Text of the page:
And you, who were dead in your trespasses and the uncircumcision of your flesh, God made alive together with him, having forgiven us all our trespasses canceling the record of debt that stood against us with its legal demands. This he set aside, nailing it to the cross. He disarmed the rulers and authorities and put them to open shame, by triumphing over them in him. (Colossians 2:13-15)
As I contemplate the cross this Good Friday, I am filled with wonder, humility and gratitude unspeakable. By His grace, Easter means more to me than chocolate bunnies, colorful eggs, and new church clothes; it is a memorial of the most scandalous crime ever committed and the most amazing victory ever accomplished.

Wishing you a glorious Easter weekend.

Wednesday, April 16, 2014

Around the House: April

The long winter has finally loosened its grasp. Spirits climb with the temperatures. New life bursts forth in a bright rainbow of colors, yellowed by a heavy dusting of pollen. In these early days of Spring, I am

Reading some fantastic books, none of which were on my original list for 2014. Our Theology Reading Group didn't start until last week. While I'm waiting for the group to catch up with the topics I've already focused on in my extra-curricular reading, I'm enjoying some other titles: Authority by Martyn Lloyd-Jones (because I've never been disappointed by his writing) and Exodus: Saved for God's Glory by Philip Graham Ryken (because my pastor is preaching through Exodus).  In this season, I'm closing the day with Nancy Guthrie's Jesus, Keep Me Near the Cross: Experiencing the Passion and Power of Easter. I'll soon go back to Women of the New Testament: 30 Devotional Messages for Women's Groups by Abraham Kuyper.

Realizing that there is an inversely proportional relationship between the time I spend reading books and the enjoyment I find in social media.

Finding that limiting my social media consumption has many benefits. I confess that on my "unplugged days" I often find myself wondering what's going on in the virtual world. I'm praying God will stifle that curiousity and redirect it to ministering to my family and friends.

Noticing how much more intentional I am when I'm not concerned with social media.

Thinking that after my last two forays into fiction, I need to limit my reading to novels written before 1960. Contemporary works, for the most part, leave me wanting. I have found a few exceptions, but they are scarce.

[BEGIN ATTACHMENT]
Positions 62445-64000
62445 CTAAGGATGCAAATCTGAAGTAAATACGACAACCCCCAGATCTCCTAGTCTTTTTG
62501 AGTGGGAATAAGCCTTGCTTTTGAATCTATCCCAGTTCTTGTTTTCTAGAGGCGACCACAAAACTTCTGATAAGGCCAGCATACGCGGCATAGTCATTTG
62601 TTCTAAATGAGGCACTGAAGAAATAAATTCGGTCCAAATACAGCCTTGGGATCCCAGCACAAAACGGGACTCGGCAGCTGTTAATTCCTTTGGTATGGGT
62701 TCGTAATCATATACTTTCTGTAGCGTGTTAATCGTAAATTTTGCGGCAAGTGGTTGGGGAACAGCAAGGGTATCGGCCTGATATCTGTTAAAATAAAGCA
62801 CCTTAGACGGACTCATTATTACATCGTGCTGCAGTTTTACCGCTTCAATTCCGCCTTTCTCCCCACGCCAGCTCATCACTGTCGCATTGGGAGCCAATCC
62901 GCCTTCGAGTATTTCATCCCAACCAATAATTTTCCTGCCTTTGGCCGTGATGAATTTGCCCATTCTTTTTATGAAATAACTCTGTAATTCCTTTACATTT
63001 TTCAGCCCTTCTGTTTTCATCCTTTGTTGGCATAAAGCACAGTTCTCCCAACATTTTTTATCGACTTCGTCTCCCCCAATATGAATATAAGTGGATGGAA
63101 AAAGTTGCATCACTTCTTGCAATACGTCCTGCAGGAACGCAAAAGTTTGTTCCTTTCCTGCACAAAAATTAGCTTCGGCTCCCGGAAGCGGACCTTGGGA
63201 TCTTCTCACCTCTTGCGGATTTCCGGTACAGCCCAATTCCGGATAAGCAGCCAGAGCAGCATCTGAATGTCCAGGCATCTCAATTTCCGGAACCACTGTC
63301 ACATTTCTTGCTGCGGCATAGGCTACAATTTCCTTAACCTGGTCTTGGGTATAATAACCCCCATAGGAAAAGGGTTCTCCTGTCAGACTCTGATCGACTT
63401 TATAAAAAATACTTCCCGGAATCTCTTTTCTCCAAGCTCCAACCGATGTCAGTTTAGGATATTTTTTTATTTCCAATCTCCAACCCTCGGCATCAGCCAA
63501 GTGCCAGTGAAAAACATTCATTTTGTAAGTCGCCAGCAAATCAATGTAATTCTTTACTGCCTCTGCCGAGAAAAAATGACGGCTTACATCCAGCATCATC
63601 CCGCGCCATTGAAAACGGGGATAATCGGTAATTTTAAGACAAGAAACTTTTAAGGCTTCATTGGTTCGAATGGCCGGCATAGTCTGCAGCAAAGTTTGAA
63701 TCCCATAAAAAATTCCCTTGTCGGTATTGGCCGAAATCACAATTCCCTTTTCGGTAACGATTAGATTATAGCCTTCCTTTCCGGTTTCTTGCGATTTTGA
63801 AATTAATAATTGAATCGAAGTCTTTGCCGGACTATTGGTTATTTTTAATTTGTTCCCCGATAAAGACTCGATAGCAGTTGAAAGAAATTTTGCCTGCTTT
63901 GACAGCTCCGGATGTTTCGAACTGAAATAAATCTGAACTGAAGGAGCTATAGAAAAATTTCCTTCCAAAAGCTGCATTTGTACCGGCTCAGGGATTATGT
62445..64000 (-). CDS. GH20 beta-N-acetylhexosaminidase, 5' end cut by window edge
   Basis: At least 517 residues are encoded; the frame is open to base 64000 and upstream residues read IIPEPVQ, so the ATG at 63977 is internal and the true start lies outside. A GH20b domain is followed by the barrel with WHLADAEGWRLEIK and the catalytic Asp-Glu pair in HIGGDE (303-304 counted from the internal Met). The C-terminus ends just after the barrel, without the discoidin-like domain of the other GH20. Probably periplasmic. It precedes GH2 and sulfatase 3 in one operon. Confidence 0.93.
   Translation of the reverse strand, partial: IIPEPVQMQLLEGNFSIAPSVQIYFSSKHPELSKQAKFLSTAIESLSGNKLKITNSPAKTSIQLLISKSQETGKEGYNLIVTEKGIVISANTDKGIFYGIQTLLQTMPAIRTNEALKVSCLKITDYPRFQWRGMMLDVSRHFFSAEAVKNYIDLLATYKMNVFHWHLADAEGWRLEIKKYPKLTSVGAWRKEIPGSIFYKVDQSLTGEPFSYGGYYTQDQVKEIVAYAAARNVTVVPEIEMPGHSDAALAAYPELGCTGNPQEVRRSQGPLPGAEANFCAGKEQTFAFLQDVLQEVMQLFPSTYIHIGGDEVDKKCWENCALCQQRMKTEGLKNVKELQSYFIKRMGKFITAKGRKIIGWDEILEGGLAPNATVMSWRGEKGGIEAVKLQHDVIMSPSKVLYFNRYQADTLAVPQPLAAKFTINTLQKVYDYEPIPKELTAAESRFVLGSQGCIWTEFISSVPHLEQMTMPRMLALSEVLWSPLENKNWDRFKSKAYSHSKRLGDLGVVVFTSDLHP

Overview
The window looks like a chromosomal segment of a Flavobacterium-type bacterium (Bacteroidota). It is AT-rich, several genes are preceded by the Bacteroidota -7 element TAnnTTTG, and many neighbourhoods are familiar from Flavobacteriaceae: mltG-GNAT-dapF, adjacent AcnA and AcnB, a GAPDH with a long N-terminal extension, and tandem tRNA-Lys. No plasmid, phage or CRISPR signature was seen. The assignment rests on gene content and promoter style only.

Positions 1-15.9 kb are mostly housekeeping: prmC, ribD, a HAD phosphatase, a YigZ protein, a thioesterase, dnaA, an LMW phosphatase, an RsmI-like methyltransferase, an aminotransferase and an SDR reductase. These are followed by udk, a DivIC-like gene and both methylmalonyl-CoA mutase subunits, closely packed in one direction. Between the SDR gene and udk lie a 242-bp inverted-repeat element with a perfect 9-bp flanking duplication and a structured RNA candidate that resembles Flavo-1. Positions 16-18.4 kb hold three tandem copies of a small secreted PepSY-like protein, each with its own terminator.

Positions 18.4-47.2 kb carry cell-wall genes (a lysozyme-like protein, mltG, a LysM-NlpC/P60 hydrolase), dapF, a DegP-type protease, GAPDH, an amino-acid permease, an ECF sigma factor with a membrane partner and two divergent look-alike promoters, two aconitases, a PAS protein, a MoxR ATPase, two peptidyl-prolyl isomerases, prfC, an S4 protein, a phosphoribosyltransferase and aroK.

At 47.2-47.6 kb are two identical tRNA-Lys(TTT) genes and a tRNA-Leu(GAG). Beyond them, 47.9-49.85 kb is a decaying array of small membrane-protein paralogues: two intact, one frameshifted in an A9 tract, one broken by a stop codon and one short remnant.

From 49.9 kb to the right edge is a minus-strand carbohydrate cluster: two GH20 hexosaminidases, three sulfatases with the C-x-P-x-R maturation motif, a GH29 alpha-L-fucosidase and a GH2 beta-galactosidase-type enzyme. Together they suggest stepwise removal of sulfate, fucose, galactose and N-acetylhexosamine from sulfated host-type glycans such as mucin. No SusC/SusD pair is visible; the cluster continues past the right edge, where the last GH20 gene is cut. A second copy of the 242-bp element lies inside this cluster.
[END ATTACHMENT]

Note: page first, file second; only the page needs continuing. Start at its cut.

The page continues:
Savoring sweet fellowship and community in our church home. We've just marked one year since we first visited this gathering of believers. I'm amazed at what the Lord has done by bringing us into this family, yet it has not been a perfectly smooth transition. Not living in the same physical community is a hindrance, an obstacle that is especially difficult to surmount when we're weary of driving. Building new relationships requires time and effort, which has been contrary to my impatient and introverted spirit. We're beginning to see the fruits, and I praise God for what He has wrought this past year.

Pondering this post written by my friend, Lisa. It was a great encouragement to me when she wrote it, as we were just coming into our small body of believers. It remains an encouragement today.

Adjusting to sitting in the passenger seat while my girl is in the driver's seat.

Rejoicing in the start of our Theology Reading Group. More to come on that later!

Checking out various cookbooks from the library in search of kitchen inspiration. Any ideas?

Still trying, by God's grace, to live a quiet and intentional life that brings honor and glory to Him.

Tuesday, April 1, 2014

How Easily I Forget

I avoided getting a smart phone for years, but I finally gave in last month. It didn't take long for me to get sucked into the world of apps and games, not to mention constant access to Facebook, Twitter, and email. With just a couple of taps, I could be "up to the minute" on everything.

And that became a problem.

My self-centered, worldly heart soon became enraptured with this bit of technology in my palm. I quickly lost my resolve to reduce the noise. I found that I had little time or attention to give to books. Shamefully, I didn't find the Word as appealing as the latest happening in the cyberworld.

The Lord, in His infinite grace, has convicted me - again - about the amount of time I give to social media, its monologues and diatribes. The truth is, nearly everyone has an opinion on nearly every event and conceivable topic out there. That's not necessarily a bad thing. But placing a priority on others' opinions isn't always to my ultimate benefit. In fact, I have been guilty of being so caught up in the latest topic that I neglect my calling.

Once again I find myself purging my Twitter, Facebook, and blog reader feeds. And I'm instituting some guidelines for my social media usage:

~I will be unplugged more days than not. I've already tried to be mostly unplugged on the weekends, but now I will add two additional "social-media free" days to each week. On the other days, I won't log in until after I've accomplished certain goals for the day, and I'll be off-line after dinner.

~I will use "mark all read" more often. I don't need to read every blog post, status update or tweet my friends post. The world will keep spinning if I don't chime in once in a while.

These are goals. I probably won't achieve them overnight, but I know I need to continually evaluate social media's place in my life. When I returned from my break in December, I had no idea how easily I would sink back into the quagmire; however, that's exactly what occured. I too quickly forgot the lessons I learned. I don't want that to happen again.